Maybe the crook’s heart was in the right place, as he knew in order for the customer to have a consistently reliable car, he would need two parts cars to keep it going.

    • 0 avatar

      “when he’s out”? He won’t really be in.

      In Ontario, as I understand it, you can serve a short sentence like this evenings and weekends, so you don’t lose your job. Check into jail in the evening, check out in the morning, and you’ve served 2 days.

  • avatar

    Well gosh – with the subprime car loan practices about to reach their inevitable default conclusion, I wonder if any of those scoundrels will end up in jail – or if they’re too big to fail. I know where I’m putting my money.

    • 0 avatar

      Yep, probert! We’ll end up paying for it, just like the mortgages, credit default swaps, and derivatives. AIG is probably in there somewhere.
      BTW IIRC “reputable (car) dealership” is an oxymoron.

  • avatar

    The Sales Manager at the big FCA dealership in my region was fired because of “deceptive and manipulative” sales and advertising practices throughout the facility.
    The principal “left under mutually agreed terms”. He is now suing them by claiming that “they” did not properly defend him against the charges.

  • avatar

    From what I can tell, it’s a used car lot (BHPH lot). Just your garden variety fraud case.

  • avatar

    Well, we haven’t heard from Ruggles in a while…

  • avatar

    Wasn’t there a GM dealer on Long Island, NY who got a multimillion dollar scam going by floor planning Conversion Vans ? Where there’s a pile of money, there will be a scammer…

  • avatar
    MRF 95 T-Bird

    A couple of weeks ago I watched the 60 minutes 50th anniversary special.
    They showed a bit of the segment where Mike Wallace catches the unscrupulous used car dealer who was rolling back odometers.
    If you saw the guy he just exuded huckster.
    Thankfully he ended up doing jail time due to tougher laws.

  • avatar

    In my experience, those “vulnerable consumers” are more than happy to look the other way and let the finance manager get their deal approved by whatever means necessary. Of course, most finance managers are only trying to sell them one car, not sneak in a couple more.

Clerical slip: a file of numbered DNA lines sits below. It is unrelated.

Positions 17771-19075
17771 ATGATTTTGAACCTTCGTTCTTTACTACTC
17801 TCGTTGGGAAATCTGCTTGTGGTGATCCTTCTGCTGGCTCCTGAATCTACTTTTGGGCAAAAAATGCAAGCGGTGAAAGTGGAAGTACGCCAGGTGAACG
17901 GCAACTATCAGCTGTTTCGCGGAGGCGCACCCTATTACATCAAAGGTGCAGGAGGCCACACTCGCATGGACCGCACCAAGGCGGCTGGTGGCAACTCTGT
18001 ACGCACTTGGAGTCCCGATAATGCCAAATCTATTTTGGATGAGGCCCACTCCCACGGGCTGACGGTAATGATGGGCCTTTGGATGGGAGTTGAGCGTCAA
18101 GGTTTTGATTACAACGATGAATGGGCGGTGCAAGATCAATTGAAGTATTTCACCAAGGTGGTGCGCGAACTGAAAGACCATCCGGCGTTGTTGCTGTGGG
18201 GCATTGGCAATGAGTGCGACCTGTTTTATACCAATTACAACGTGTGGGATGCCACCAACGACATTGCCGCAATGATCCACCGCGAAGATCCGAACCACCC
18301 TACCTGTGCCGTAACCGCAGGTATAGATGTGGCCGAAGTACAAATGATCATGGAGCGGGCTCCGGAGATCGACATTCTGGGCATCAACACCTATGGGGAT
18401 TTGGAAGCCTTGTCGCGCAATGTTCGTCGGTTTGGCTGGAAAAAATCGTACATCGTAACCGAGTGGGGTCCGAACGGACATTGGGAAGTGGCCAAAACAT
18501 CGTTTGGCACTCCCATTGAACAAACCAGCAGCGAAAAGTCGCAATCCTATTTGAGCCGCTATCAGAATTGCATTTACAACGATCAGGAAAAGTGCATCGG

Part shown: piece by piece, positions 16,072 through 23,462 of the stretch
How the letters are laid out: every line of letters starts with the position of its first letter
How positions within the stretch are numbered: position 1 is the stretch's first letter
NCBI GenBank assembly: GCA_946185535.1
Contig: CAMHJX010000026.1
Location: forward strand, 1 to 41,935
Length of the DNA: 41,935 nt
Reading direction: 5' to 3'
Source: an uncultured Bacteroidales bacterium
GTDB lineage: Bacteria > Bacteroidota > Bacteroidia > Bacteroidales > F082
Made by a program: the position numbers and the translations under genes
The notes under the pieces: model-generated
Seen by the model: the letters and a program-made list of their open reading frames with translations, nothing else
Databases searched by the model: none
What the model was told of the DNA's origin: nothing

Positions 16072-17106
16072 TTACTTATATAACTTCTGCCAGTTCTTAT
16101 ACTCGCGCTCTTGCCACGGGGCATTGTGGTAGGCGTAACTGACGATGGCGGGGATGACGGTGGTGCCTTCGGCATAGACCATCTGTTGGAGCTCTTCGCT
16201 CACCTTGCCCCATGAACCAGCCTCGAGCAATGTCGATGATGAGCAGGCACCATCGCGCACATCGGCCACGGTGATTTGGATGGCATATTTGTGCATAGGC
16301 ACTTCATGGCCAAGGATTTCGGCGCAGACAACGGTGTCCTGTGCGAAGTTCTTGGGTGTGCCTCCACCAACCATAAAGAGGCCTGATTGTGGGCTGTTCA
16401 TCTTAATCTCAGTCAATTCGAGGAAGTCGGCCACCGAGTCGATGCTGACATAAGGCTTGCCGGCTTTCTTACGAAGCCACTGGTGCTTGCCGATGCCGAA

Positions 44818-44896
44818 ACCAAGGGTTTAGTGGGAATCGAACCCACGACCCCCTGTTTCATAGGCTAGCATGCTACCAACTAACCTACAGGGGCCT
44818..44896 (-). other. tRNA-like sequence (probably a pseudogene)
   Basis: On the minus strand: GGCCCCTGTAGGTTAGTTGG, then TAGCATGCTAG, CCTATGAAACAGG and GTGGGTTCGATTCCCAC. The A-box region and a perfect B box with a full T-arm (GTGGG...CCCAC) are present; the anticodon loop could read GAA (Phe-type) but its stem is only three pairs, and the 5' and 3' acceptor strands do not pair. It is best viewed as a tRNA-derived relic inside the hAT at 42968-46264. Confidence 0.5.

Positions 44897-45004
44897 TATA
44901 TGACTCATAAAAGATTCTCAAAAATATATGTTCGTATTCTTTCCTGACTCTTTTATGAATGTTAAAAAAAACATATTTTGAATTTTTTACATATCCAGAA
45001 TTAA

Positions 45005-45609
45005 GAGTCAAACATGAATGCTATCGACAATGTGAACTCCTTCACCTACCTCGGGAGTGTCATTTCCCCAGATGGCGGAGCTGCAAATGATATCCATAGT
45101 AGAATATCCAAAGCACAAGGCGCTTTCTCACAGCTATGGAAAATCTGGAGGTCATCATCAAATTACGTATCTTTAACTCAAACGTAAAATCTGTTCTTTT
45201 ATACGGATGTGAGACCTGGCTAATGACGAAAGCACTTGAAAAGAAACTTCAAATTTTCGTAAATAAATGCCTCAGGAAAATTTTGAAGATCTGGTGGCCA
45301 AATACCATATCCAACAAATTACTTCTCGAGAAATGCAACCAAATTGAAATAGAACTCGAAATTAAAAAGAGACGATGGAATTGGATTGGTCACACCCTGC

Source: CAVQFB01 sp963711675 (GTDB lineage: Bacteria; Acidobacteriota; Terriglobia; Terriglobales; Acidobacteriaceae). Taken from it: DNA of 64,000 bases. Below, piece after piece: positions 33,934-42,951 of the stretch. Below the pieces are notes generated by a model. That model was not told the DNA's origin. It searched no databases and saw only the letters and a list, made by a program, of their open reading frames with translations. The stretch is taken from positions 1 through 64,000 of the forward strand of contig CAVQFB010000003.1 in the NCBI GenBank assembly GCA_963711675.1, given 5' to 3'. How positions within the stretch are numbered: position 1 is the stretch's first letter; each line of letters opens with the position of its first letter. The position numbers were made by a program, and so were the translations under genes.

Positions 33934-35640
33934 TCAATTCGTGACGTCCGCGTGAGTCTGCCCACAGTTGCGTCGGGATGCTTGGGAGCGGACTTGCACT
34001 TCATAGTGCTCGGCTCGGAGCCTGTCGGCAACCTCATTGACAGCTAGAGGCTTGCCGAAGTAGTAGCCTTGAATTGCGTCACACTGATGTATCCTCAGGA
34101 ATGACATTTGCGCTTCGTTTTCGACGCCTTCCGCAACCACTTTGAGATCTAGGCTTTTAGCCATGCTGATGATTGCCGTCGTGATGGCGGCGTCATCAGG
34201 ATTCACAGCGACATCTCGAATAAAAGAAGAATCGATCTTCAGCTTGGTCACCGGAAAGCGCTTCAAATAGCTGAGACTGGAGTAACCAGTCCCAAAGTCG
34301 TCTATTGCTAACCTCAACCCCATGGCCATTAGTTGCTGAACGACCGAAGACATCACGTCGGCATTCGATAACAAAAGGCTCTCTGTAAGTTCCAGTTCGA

• avatar

    30 days. That’s all he got. Not even a slap on the wrist – more like a light tap.

    • 0 avatar

      That’s to get him in the slammer while the DA writes up everything else they have against him. Second time he’s gone to jail for this? He’s probably going to end up with a couple years.

  • avatar

    Province of Ontario: one: / Sleazebags: no score. Hooray for us! Merry Christmas, jerk. I hope they serve turkey.

  • avatar

    I haven’t had many problems with used car dealers, but I am probably a dealer’s worst nightmare (financial analyst/engineer, native NYer, shadetree mechanic). Unless of course they have a rare car I want in the condition I want………. but even still, when it comes to financing I don’t play.

  • avatar

    A few years ago here in the “Shwa ” we must have had to 30-40 of those small BHPH lots in the area. They opened, closed, changed names, went broke, or were shut down.

    These dealers ended up with the junk, that the franchise operations didn’t want to deal with. Even the bigger, more established used car lots wouldn’t touch such vehicles.

    It all changed July 1st 2016. The Ministry of Transport introduced some of the toughest safety check rules in North America…Today, if its not financially viable to certify a vehicle, it becomes food for the crusher. Most of the small, shaky little lots folded up within months .

    However, that all being said, the crooks will always find a way, to screw the most vulnerable members of society.